This past weekend I was waylaid by some kind of illness. Sore throat, achy body, post-nasal drip. Gross. It hit me Friday night. I was reluctant to do it, but I popped a couple of NyQuil and tucked myself in for some restless slumber. In the morning my bf made a run for some Tylenol, herbal teas, and the makings of a grilled cheese sandwich.
He brought back two magical teas that I hadn’t tried before. I requested Traditional Medicinal’s Throat Coat, but he picked up Yogi Tea’s Throat Comfort and it worked like a charm. The slightly cherry flavored herbal concoction gets its power from wild cherry bark, slippery elm bark, and mullein, plus lots of delicious herbs and spices. The other soothing tea was Yogi’s Breathe Deep. It smells more like a Christmas tree and tastes like I’d imagine one to taste, in a good way. I think it’s the eucalyptus. This tea also had mullein in it. I had to know more about this medicinal herb, so I did a little search.
Turns out that mullein is a very useful plant. According to Wildman Steve Brill:
Mullein tea provides vitamins B-2, B-5, B-12, and D, choline, hesperidin, PABA, sulfur, magnesium, mucilage, saponins, and other active substances.
People use the tea as a beverage, but it’s best known as one of the safest, most effective herbal cough remedies. Mullein is an expectorant, and a tonic for the lungs, mucus membranes, and glands. An infusion is good for colds, emphysema, asthma, hay fever, and whooping cough. Strain the infusion through a cloth, or the hairs may get stuck in your throat and make you cough even more. Laboratory tests have shown that it’s anti-inflammatory, with antibiotic activity, and that it inhibits the tuberculosis bacillus. The Indians smoked dried mullein and coltsfoot cigarettes for asthma and bronchitis, and indications are that it’s effective: I’ve observed it working for bronchitis.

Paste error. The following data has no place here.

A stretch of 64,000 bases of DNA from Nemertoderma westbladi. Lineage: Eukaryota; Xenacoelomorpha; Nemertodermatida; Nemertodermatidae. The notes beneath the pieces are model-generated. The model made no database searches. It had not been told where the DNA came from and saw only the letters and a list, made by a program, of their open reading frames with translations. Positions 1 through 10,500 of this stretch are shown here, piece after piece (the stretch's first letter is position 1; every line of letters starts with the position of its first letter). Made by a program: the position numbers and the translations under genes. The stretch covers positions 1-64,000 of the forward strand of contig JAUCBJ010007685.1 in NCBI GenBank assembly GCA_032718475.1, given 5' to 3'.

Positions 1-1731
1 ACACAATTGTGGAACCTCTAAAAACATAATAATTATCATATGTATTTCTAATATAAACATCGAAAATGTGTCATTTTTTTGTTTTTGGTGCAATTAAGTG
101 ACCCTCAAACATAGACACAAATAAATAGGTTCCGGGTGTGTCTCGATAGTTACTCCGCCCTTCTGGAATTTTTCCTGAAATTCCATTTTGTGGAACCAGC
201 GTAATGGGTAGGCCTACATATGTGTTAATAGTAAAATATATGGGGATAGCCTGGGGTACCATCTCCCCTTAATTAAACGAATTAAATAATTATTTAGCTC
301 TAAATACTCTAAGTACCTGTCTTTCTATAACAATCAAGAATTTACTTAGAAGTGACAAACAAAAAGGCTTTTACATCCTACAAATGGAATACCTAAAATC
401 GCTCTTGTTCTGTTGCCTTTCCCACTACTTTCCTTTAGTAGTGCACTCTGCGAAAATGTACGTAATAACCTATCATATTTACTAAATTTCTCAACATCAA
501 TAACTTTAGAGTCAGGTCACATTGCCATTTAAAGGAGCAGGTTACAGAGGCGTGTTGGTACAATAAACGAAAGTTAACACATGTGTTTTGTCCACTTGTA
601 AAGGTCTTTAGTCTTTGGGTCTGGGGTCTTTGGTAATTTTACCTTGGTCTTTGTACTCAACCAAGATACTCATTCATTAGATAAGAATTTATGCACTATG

The tea is also an astringent and demulcent. It’s good for diarrhea, and it’s been used in compresses for hemorrhoids since it was recommended by Dioscorides centuries ago. It’s also supposed to help other herbs get absorbed through the skin. Pliny of ancient Rome, Gerard in sixteenth century England, the Delaware Indians, and country folk in the South used the heated leaves in poultices for arthritis.
A tincture of the flowers is used for migraine headaches. An oil extract of the flowers, which contains a bactericide, is used for ear infections, although you should consult with a competent practitioner first, to avoid the possibility of permanent hearing loss if the herb doesn’t work.
[Image: Magnus Manske via Wikipedia]
Mullein came over to this continent with settling Europeans. It’s considered an invasive alien by the Plant Conservation Alliance’s Alien Plant Working Group (National Parks Service). They suggest eradicating it through various means, but I wonder why they can’t harvest it and sell it to herbalists?
Here are a few other tools in my cold-fighting arsenal: